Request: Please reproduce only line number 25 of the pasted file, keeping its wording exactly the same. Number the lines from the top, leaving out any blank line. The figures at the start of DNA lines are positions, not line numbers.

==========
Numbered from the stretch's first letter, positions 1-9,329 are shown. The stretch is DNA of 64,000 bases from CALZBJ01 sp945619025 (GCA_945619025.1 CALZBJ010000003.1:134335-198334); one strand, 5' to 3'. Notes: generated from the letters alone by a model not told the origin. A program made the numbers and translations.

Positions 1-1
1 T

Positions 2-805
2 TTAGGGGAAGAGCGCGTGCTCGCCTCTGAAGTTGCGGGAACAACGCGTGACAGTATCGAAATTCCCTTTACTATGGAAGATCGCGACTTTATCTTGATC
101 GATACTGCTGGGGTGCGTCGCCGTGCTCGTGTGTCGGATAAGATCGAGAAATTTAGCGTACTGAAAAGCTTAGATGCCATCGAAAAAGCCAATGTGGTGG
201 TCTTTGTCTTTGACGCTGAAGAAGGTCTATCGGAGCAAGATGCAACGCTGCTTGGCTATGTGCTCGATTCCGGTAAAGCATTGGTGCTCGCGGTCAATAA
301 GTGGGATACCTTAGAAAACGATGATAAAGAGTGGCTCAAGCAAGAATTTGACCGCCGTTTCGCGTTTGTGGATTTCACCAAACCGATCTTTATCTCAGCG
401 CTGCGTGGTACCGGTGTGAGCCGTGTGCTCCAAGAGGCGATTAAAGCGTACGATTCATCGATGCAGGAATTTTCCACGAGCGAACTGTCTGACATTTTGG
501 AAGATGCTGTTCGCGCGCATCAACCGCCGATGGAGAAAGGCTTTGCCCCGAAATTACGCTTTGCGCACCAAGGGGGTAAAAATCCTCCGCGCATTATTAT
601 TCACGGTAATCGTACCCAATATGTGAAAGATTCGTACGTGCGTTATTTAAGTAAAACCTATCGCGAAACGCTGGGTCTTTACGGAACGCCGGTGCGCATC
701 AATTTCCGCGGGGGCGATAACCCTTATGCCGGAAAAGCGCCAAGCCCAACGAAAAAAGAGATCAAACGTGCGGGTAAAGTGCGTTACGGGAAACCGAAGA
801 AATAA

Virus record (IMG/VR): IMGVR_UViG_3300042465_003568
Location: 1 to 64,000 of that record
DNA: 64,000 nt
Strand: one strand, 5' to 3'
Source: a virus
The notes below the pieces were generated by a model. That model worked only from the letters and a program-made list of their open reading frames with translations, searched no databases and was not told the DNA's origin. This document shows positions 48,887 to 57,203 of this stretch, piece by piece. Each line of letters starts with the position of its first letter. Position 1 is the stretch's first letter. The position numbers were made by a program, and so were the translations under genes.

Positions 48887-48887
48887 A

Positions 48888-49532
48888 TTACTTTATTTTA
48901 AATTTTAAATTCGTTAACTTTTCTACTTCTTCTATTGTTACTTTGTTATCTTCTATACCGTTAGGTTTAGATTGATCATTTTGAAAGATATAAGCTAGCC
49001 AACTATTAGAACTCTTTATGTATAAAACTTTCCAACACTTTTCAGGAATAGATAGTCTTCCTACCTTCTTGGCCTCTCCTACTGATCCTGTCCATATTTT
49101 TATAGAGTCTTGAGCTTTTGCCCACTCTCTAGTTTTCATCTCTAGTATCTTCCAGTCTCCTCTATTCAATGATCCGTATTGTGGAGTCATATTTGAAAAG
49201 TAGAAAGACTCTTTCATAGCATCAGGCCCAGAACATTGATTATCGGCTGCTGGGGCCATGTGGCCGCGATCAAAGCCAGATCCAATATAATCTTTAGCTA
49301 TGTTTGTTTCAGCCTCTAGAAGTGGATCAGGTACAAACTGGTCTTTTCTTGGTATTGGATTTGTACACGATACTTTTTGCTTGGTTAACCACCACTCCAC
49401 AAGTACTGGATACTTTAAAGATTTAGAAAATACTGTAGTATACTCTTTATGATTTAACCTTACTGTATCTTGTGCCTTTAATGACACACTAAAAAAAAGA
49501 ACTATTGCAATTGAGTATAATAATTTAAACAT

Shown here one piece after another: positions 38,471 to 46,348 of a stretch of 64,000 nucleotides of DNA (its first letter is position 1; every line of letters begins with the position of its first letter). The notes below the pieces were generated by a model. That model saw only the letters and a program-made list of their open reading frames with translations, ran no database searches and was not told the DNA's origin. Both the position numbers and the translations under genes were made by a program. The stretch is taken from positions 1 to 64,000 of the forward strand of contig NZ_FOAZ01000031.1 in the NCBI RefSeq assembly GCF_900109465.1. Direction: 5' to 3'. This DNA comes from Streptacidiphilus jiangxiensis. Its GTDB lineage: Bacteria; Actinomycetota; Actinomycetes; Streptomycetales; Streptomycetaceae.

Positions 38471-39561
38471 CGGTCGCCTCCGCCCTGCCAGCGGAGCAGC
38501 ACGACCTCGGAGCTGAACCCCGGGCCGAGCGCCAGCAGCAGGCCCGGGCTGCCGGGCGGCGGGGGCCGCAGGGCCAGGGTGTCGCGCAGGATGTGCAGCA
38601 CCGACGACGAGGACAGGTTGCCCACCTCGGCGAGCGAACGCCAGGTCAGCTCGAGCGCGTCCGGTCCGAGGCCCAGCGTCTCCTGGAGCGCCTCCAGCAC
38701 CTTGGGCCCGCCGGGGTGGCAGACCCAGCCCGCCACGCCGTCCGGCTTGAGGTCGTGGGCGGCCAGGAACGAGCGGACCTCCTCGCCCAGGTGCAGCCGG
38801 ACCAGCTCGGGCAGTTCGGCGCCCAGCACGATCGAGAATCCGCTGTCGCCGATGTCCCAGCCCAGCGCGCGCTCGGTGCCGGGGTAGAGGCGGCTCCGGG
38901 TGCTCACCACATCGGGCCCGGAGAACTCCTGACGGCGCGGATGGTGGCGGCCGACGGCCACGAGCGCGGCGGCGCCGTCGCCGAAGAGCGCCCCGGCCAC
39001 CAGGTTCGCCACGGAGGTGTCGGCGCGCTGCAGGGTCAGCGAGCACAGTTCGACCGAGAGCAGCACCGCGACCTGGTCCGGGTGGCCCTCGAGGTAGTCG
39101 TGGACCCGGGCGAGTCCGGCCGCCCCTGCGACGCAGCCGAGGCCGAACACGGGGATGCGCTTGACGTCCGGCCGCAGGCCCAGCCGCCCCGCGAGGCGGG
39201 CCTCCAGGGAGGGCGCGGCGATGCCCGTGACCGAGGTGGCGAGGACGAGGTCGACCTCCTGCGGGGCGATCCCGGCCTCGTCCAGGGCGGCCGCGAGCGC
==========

49001 AACTATTAGAACTCTTTATGTATAAAACTTTCCAACACTTTTCAGGAATAGATAGTCTTCCTACCTTCTTGGCCTCTCCTACTGATCCTGTCCATATTTT